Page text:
Fine-Tuning with the Refine Selection Brush in Photoshop Elements 14 - dummies

Fine-Tuning with the Refine Selection Brush in Photoshop Elements 14

By Barbara Obermeier, Ted Padova

Being able to make selections quickly and accurately in Photoshop Elements is a coveted skill. Luckily, Elements has an additional tool to make this skill easier to obtain. The Refine Selection Brush helps you to add or delete portions of your selection by automatically detecting edges of your desired element.

Here’s how to refine your selections with this tool:

  1. Make your selection using the Quick Selection tool, Selection Brush, or any other selection tool, for that matter.

    Elements doesn’t care how you make your initial selection, as long as you have one. Don’t worry if it isn’t perfect. That’s where the Refine Selection Brush comes in.

  2. Select the Refine Selection Brush.

    This tool shares a tool slot with the Quick Selection tool, Magic Wand, and Selection Brush.

    Your cursor appears as two concentric circles. The outer circle reflects the Tolerance setting to detect an edge.

  3. Specify the settings in the Tool Options.

    Here’s a description of the options:

    • Size: Use the slider to adjust your brush diameter from 1 to 2,500 pixels.

    • Snap Strength: Use the slider to adjust your snap strength from 0 to 100%. Snap Strength indicates the intensity of the pull.

    • Selection Edge: Use the slider to determine how hard or soft your want your edge. If you have an object that has wispier edges, such as hair, fur or feathers, moving the slider more toward soft may be more effective in getting your desired selection. If you set your mode to Add and press and hold your cursor on your object, the selection within your concentric circles grows. Specifically, the lighter colored area around your center circle, called the selection edge, grows. This represents your object’s edge. Be sure to include your entire edge within this area.

      Note that you can also “paint” the edge with the Refine Selection Brush tool. Getting the selection you want on a complex object may take a bit of experimentation and refining using the options, but hang in there and you should get the detail you want.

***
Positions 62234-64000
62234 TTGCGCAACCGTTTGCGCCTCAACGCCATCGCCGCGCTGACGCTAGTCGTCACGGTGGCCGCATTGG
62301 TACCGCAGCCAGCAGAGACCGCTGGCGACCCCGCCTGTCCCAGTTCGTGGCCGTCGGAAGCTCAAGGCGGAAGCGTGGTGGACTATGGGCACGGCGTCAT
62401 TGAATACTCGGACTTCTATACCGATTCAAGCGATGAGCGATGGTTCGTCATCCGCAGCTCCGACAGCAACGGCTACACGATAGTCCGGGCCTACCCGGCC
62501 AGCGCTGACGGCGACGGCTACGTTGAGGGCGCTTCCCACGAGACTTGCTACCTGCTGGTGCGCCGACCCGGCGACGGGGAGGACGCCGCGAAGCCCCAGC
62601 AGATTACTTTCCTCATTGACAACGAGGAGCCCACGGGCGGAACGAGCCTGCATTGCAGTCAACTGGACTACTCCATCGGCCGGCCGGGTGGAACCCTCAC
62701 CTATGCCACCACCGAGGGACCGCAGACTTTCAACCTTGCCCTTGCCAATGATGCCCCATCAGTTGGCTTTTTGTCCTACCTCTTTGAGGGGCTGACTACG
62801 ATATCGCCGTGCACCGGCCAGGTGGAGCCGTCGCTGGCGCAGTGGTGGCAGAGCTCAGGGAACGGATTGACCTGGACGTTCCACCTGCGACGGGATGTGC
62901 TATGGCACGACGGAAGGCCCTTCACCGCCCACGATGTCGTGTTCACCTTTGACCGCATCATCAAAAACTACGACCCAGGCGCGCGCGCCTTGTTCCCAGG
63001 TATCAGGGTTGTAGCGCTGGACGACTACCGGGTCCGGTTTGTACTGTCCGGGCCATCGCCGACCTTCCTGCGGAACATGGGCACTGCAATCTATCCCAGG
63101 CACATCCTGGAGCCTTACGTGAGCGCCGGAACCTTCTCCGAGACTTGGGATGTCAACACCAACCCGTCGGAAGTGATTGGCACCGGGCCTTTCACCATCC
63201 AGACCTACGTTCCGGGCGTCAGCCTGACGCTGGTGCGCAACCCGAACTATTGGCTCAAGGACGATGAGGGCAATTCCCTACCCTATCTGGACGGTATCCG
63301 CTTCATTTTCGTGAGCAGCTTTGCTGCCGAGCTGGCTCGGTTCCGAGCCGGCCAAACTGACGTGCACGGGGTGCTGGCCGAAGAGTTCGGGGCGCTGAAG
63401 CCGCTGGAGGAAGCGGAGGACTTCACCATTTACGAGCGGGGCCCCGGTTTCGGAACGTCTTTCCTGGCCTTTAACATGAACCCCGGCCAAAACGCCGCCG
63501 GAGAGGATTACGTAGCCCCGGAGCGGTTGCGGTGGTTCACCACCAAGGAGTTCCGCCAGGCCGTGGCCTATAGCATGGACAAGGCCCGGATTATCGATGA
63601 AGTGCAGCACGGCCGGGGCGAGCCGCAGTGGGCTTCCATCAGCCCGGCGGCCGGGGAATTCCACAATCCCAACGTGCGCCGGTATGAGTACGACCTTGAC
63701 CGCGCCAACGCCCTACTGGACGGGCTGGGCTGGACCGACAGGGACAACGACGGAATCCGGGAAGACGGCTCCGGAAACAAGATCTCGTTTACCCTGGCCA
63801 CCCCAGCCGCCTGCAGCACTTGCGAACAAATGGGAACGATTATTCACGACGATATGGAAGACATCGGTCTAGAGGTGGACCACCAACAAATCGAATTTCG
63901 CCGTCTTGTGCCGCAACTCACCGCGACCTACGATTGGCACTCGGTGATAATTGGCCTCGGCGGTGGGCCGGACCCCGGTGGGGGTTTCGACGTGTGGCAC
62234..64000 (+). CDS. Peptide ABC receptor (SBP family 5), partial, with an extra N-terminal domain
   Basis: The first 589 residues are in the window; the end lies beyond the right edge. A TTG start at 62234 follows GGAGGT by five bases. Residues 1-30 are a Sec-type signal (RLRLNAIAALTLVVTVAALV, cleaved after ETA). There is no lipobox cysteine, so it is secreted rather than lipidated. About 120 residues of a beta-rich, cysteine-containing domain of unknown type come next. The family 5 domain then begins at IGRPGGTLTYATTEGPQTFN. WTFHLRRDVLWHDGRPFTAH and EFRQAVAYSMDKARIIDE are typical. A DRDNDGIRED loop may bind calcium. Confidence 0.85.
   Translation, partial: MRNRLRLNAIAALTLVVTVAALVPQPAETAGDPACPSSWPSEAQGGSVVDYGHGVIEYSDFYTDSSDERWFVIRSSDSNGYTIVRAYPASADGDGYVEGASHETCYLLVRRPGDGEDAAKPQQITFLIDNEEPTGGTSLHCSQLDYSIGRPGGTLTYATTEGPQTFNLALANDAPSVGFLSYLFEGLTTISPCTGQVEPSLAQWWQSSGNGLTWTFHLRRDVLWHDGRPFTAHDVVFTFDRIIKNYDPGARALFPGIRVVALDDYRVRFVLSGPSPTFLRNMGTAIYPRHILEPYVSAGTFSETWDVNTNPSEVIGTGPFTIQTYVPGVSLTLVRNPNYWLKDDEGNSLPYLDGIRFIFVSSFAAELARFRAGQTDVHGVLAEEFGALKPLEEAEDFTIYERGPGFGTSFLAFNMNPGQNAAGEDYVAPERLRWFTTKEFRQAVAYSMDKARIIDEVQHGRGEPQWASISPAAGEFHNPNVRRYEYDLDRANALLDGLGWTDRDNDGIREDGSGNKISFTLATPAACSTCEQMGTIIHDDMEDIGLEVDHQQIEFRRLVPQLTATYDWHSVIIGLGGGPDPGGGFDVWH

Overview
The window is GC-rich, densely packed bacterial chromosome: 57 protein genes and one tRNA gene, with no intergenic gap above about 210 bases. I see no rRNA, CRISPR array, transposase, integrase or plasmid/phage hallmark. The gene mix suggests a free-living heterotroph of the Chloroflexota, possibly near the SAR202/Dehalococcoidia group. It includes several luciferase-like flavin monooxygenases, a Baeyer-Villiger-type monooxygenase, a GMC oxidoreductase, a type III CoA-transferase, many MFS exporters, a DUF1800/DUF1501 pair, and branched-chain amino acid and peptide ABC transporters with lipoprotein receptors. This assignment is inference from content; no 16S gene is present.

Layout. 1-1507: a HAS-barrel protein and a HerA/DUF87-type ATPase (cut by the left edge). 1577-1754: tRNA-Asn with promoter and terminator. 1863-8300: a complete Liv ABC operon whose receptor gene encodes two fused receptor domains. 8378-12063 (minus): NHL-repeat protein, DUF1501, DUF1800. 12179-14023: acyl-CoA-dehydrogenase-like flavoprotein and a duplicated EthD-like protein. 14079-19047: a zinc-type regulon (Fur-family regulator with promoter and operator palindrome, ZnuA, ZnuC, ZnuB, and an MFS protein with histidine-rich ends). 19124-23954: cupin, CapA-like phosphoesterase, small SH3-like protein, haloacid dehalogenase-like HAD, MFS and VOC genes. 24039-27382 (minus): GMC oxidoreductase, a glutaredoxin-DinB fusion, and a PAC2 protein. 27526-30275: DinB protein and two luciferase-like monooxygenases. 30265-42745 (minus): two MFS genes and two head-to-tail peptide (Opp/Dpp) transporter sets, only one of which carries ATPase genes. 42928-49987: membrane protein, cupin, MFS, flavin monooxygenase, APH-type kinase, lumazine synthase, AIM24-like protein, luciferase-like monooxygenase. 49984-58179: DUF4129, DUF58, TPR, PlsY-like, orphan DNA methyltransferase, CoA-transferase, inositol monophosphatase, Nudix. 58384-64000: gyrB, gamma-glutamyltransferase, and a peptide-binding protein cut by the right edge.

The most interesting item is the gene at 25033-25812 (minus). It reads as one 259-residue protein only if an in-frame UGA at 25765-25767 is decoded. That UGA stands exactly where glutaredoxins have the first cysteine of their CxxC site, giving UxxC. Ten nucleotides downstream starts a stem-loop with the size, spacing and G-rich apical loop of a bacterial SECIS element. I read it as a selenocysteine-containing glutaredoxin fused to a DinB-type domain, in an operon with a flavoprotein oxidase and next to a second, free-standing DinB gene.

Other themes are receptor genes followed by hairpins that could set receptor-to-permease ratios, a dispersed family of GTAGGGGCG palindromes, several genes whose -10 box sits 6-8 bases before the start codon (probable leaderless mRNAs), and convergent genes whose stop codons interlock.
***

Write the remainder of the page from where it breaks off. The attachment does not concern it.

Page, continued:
• Add/Subtract: Choose this mode to either add to or subtract from your selection.

    • Push: Place your cursor inside the selection to increase your selection within the diameter of the outer circle of your cursor. It will snap to the edge of the element closest to the cursor. Place your cursor outside the selection to decrease your selection within the diameter of the outer circle.

    • Smooth: If your selection border looks a little too jagged, use this mode to smooth your selection edge.

    • View: Choose an option to view the selection. Options include viewing your selected object against a white or black background. Or you can choose Overlay to view it against a red semi-opaque overlay. Note that with the Overlay option, you can adjust the corresponding opacity of that overlay.

  4. Continue to use the Refine Selection Brush to perfect your selection until you’re satisfied.

    Use the new Refine Selection Brush to fine-tune your selection. [Credit: ©
    Credit: © #000015336775
    Use the new Refine Selection Brush to fine-tune your selection.